I’m happy to report that I live an uneventful life, perhaps boring by most standards. I’m not a hermit, but I don’t care to travel, and I visit friends and relations too infrequently. I’m quite content to spend my days planting, keeping up with pruning and weeding, or lounging about enjoying the buds and blooms, the bees, birds, and butterflies that happen through the garden.
I’m not fearful of the world that lurks beyond the garden’s boundaries, but as I grow older I increasingly find solace in early spring blooms, the incessant chirping of spring peepers on March evenings, and the sounds of water tumbling over a boulder into a deep pond. I will spend the better part of an afternoon stretched out beneath the edgeworthias, marveling at the yellow tipped, white tubular blooms, or sitting on a boulder with my feet dangling into the pond, mesmerized by the crashing waterfall and dragonflies as they dart to and fro.
On a warm spring afternoon there is no better place, and whether I’m scurrying from one task to another, or snoozing at pond’s edge, this is where I’m happiest. Not to say that nothing bad happens in the garden. At the moment the tops of two or three of the tall cyryptomerias are broken and hanging at an odd angle, but they are beyond my reach to prune, and in any case, the deed is done and there’s not a thing I can do to bring them back. I have not yet figured what to do with them, but with a bit of time they’re likely to break loose and fall on their own, so why be needlessly bothered?
Along the wooded southern border broken branches litter the ground, and certainly I’ll be picking up a few at a time for months. My wife informed me yesterday that the rear garden is a dreadful mess, and that the old garden cart that sits rusting under the fringetree must be hauled to the dump. Sooner rather than later, I’m told, but perhaps it will rust quickly enough to be broken into pieces that will fit into the trash can. Probably not.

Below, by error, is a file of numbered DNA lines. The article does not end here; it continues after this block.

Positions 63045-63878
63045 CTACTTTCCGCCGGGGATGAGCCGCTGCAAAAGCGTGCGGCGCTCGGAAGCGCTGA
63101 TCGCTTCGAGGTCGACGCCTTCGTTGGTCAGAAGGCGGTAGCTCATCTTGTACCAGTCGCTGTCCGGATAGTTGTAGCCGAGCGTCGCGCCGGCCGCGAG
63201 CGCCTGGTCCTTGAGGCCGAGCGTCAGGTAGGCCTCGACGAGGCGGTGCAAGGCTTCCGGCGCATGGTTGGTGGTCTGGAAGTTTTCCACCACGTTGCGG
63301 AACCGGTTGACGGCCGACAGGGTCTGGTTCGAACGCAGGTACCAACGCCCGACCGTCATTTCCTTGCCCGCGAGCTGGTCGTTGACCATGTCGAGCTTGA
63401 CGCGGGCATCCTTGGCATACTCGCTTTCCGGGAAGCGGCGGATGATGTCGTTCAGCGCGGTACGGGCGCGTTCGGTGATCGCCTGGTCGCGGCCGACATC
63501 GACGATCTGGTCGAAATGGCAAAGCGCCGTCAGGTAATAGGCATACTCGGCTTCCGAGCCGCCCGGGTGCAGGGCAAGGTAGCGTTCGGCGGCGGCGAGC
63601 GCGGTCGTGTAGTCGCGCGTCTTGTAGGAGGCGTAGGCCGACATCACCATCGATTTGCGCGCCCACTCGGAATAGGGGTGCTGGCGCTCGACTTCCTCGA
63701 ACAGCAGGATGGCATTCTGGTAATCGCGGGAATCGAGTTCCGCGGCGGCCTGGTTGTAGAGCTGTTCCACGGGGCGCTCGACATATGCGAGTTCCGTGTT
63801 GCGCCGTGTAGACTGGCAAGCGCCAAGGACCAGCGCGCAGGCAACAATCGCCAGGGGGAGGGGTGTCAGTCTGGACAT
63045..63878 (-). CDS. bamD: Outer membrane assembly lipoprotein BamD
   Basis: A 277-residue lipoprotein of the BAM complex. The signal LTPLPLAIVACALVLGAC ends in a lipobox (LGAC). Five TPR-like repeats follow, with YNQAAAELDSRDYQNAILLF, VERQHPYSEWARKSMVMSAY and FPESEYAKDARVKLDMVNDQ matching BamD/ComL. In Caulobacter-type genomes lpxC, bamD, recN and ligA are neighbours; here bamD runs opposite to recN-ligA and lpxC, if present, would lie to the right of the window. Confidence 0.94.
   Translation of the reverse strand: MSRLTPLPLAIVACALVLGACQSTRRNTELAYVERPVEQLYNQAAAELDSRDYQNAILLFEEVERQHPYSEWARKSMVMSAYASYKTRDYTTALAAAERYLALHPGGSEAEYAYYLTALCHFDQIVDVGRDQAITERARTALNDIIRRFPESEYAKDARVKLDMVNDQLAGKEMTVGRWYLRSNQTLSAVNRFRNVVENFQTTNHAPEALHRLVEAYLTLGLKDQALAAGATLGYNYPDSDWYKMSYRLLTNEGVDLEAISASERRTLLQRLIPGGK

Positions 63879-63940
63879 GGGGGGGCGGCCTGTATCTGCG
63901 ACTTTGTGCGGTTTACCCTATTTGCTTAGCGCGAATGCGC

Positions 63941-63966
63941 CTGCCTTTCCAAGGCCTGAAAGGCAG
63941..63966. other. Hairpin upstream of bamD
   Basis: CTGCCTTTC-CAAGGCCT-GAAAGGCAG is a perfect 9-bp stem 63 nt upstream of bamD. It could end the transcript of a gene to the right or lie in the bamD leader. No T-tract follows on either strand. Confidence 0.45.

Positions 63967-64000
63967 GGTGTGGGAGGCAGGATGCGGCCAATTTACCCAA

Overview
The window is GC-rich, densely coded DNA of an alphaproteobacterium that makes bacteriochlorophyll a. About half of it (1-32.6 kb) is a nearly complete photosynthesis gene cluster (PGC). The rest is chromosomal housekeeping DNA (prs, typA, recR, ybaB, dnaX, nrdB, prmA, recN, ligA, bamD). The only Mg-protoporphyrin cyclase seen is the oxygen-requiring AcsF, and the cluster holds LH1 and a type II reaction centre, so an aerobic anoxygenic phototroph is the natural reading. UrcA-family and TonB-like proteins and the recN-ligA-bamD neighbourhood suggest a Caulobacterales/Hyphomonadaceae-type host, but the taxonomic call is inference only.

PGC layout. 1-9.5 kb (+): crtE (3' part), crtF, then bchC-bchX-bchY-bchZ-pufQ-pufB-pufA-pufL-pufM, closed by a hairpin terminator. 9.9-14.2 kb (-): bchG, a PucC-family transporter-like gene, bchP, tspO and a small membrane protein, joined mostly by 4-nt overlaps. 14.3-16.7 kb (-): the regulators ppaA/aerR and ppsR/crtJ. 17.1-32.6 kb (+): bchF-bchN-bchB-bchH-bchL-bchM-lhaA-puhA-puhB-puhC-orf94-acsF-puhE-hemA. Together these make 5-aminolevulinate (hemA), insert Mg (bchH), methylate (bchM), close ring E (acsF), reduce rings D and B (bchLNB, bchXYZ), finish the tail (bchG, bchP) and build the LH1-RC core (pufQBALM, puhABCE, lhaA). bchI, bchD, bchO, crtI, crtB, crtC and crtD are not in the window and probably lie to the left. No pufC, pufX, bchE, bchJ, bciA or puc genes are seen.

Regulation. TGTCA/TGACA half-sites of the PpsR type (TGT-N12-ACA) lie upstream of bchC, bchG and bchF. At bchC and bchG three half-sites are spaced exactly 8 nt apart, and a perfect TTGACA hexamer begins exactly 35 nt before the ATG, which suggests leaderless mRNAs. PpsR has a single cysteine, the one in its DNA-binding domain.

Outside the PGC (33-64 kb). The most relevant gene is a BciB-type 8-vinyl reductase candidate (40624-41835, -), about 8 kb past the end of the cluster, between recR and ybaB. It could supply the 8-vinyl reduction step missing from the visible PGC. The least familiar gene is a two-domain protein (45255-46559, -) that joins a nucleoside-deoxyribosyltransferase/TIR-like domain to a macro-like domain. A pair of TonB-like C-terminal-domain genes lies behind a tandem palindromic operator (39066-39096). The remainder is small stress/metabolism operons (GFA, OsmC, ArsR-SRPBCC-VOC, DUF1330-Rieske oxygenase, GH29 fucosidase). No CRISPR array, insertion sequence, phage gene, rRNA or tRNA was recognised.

Fortunately, there’s far more that’s wonderful, and this afternoon the bothers of the garden are barely a nuisance. From a distance, or close up, the blooms of the deciduous magnolias are delightful, though not fragrant in the manner of the Sweetbay magnolia (Magnolia virginiana) and the great evergreen southern magnolias (Magnolia grandiflora). Merrill’s magnolia (Magnolia x loebneri ‘Merrill’, above) is a cross between kobus and stellata magnolias, with a rapid, upright growth habit, and with petals that are more broad than the more common Star magnolias.
‘Merrill’ was more common years ago when this one was planted, and I don’t know why it is not found more commonly today. It is an exceptional tree, superb even in comparison to other beautiful magnolias.
Star magnolias (Magnolia stellata ‘Royal Star’, above) are almost shrub-like, wider than tall, with narrow, strap-like petals. In my garden both are perched at the forest’s edge, ‘Merrill’ standing upright and tall while ‘Royal Star’ squats beneath the low arching branches of a native red maple. ‘Jane’ (below), a cross from stellata and liliiflora, has overwhelmed smaller shrubs along the driveway, spreading to nearly twenty feet with low hanging branches, but just far enough from the drive that it requires only occasional pruning.
The latest of the deciduous magnolia to bloom in this garden is the pale yellow flowering ‘Elizabeth’ (below), which will flower late in the month with the dogwoods. Its habit is similar to the upright ‘Merrill’, and it grows quite quickly, though it is situated so that it gets sun only the first half of the day. The deciduous magnolias seem forgiving of most circumstances, and thrive despite a spot that is a bit too shady, or too dry. The spring blooms reassure the gardener that they are happy to be here, just like me.